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Geotechnical Engineering & Soil Testing: The Ultimate Guide

I bet you rarely give a second thought to the soil under any building you walk into. What if I told you there are entire teams of people who are just dedicated to analyzing the dirt any building will be built on? These people are geotechnical engineers and the technicians that work with them. They are dedicated to testing and analyzing the soil before any structure is built.

A geotechnical investigation is the first step in any construction project and is a necessary part of any soils report along with a proctor test. Without these two pieces of information an engineer will not give you pad certification. Nor will a building department approve your plans to build.

So you understand that you need these things, but you have no idea what these things are. So we are going to dive into all the different kinds of soil tests with SPEC's Ultimate Guide to Geotechnical & Soil Tests.

Geotechnical Investigations

Since geotechnical investigations are the first step in any construction project, we will review these kinds of tests first.

Geotechnical investigations must be done first in order to gain an understanding of the conditions of the soil below the topsoil. What is found will affect the kind of foundation that a proposed structure will be built on. The different kinds of tests can included:

  • Standard Penetration Tests (SPTs)

  • Post- Hole Tests

  • Percolation Tests

  • Penetrometer Tests

Standard Penetration Testing

Standard Penetration Tests (SPTs) are very common low cost testing procedure used in geotechnical engineering. The tests are easily conducted by simply drilling a hole to a desired depth then a weight is dropped repeatedly until the sampler reaches 6 inches. This is then repeated two more times until the sampler has reached a depth of 18 inches. These kinds of test can provide

  • Determine relative density of the soil

  • Angle of shearing for cohesionless soils

  • Soil Strength for cohesive soils

Post- Hole Tests (Test Pits)

Post-Hole tests are manually dug shallow pits that reveal the subsurface conditions. These are dug to the desired depth to test and are typically used for shallow foundations.

Percolation Tests

Percolation tests are a fairly simple tests to conduct. They are performed by digging holes and observing how long it takes for the water to be absorbed by the soil. More importantly, this test determines how long it takes for the soil to drain moisture that is added to the ground.

Penetrometer Tests

Penetrometer tests are a diagnostic tool used to measure he extent and depth of subsurface compaction. Soils tend to compact both at the surface and below it, however, determining how to deal with below surface compaction is much more difficult than surface compaction. The most common type of penetrometer used in during soil testing is a cone penetrometer. This has cone at the end which is hammered or pushed into the soil. The cone penetrometer can be static or dynamic. Geotechnical engineering most commonly uses a dynamic penetrometer which is driven into the ground with hammer blows at a constant rate.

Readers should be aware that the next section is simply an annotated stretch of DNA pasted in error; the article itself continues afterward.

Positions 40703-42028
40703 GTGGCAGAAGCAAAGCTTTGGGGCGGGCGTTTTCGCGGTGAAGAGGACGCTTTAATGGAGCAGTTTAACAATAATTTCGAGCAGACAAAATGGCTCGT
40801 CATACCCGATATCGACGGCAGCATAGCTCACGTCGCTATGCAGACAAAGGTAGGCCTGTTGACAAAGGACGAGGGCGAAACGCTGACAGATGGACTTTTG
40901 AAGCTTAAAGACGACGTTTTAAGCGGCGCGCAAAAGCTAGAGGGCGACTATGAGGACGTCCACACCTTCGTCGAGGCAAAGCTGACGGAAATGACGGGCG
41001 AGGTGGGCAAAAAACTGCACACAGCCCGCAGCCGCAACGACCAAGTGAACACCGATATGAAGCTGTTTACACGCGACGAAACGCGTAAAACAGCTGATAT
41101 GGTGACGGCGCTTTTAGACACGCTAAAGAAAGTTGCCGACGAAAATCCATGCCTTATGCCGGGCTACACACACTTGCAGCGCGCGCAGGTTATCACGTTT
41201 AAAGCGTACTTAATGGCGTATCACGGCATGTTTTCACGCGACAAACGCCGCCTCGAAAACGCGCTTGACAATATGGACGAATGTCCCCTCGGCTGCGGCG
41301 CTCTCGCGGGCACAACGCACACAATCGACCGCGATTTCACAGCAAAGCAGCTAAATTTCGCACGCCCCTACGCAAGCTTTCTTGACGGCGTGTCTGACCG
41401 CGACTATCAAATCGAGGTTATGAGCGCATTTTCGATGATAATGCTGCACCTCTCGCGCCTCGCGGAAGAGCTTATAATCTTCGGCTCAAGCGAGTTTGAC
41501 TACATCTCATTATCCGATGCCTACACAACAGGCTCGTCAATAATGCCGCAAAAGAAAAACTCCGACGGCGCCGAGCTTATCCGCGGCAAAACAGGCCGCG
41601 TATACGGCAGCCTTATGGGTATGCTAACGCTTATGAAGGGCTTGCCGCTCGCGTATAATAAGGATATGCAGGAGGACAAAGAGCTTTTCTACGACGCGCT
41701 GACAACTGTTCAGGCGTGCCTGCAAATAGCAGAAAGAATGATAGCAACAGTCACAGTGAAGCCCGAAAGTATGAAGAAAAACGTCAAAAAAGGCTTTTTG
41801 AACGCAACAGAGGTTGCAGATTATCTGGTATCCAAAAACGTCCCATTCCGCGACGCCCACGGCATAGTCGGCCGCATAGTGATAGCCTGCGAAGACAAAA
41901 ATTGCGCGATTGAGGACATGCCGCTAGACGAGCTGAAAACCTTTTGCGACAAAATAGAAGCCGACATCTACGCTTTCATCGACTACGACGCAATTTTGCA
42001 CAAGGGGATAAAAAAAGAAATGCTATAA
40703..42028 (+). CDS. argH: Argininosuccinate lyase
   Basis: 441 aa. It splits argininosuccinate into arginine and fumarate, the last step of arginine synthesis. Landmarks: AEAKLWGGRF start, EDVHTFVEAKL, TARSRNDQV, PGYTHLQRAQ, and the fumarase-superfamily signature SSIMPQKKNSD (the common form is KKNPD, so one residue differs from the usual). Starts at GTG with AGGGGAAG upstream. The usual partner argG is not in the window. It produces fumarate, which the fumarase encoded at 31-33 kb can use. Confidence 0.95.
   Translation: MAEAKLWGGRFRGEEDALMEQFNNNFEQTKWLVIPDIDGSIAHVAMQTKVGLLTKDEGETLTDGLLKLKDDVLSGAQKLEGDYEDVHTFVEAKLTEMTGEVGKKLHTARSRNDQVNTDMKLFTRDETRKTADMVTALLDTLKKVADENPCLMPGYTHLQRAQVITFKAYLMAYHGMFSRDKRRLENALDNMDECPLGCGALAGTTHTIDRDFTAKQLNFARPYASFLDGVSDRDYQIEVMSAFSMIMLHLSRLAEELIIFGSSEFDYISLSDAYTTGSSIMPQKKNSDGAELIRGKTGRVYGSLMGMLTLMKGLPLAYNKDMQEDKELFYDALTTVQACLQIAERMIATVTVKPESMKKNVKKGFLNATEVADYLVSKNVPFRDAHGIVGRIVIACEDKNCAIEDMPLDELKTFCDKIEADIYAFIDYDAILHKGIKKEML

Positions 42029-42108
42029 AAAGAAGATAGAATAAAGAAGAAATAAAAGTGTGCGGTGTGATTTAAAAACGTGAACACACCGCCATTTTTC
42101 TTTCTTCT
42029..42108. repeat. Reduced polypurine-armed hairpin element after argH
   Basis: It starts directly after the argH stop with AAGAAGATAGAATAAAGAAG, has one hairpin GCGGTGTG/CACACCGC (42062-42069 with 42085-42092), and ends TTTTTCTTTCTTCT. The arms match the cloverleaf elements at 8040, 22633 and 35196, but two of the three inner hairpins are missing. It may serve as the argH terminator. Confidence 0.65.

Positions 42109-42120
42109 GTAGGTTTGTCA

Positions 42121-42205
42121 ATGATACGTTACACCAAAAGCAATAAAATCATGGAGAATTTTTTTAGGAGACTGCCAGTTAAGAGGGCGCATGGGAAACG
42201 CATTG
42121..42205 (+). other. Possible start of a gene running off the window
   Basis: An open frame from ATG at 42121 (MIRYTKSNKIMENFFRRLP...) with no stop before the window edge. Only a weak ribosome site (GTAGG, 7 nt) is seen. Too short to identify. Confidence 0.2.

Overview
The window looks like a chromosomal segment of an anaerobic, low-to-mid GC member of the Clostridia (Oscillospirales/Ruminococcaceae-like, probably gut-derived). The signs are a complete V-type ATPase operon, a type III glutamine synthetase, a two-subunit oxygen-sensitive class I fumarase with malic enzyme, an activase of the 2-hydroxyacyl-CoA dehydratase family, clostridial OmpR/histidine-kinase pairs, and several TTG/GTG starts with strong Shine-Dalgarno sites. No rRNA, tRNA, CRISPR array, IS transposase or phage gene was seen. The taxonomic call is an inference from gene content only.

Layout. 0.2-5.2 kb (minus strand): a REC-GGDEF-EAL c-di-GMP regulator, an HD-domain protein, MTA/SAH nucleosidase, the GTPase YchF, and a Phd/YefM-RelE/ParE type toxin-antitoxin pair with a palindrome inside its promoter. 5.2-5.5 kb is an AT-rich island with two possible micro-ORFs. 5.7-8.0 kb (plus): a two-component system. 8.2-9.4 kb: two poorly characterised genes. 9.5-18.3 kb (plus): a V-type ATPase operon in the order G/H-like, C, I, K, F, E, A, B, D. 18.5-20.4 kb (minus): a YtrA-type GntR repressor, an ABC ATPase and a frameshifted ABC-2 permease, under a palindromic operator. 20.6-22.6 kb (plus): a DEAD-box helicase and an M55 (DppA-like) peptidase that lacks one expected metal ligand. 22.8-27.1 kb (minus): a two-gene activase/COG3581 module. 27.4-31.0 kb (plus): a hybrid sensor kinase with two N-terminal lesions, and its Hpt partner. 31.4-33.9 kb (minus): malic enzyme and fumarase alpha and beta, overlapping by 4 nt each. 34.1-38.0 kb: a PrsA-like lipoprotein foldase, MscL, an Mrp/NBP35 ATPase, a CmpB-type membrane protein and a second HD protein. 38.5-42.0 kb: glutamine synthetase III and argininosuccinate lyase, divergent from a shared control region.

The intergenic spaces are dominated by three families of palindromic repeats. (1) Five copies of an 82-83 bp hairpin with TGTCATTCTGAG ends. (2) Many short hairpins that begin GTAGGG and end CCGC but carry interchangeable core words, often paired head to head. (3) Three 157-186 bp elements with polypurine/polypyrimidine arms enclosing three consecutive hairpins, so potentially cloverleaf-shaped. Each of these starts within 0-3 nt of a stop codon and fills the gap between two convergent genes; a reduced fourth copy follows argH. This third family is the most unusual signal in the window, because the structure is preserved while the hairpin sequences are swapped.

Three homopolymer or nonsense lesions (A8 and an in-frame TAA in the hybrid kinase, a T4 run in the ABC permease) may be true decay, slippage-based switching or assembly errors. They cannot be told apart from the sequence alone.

Soil Testing

Once you have completed your geotechnical investigation, your fun with dirt is not over. You can now begin to prepare the soil you have tested and once you do that you're going to need a whole different set of tests at this stage. Some of the tests you may need may include:

  • Density Testing & Proctors

Field Density Test & Proctors

At this stage ensuring that the soil is compacted correctly and that is has the desirable moisture content is key. That's where density tests come in. Density tests, regardless of method, will tell you the density of soil. I know it's very obvious, however, there are several different methods of obtaining soil density. The most common density test include:

  • Sand Cone Test

  • Rubber Balloon Test

  • Nuclear Density Test

At this point, a soil sample is also taken in order to perform a proctor test. A proctor takes the soil sample dries it out and then adds water to it. The soil is then compacted in a mold with a proctor hammer. The test produces a graph looking much like this:

This curve shows the relationship between how much water is in the soil and how dense the soil can become. The top of the curve represents the optimum moisture content and optimum density of the soil.

Specialty Engineering has been a leader in the construction materials testing and inspection industry for over 20 years. Our engineers have molded the skyline of South Florida and it all starts with our experience and leadership in areas such as geotechnical investigations and soil testing. To learn more about our process and our engineers click here.

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In our last blog post we discussed the importance of geotechnical engineering and soil testing. We also discussed the different kinds of tests and reports that can be done during a geotechnical or soi

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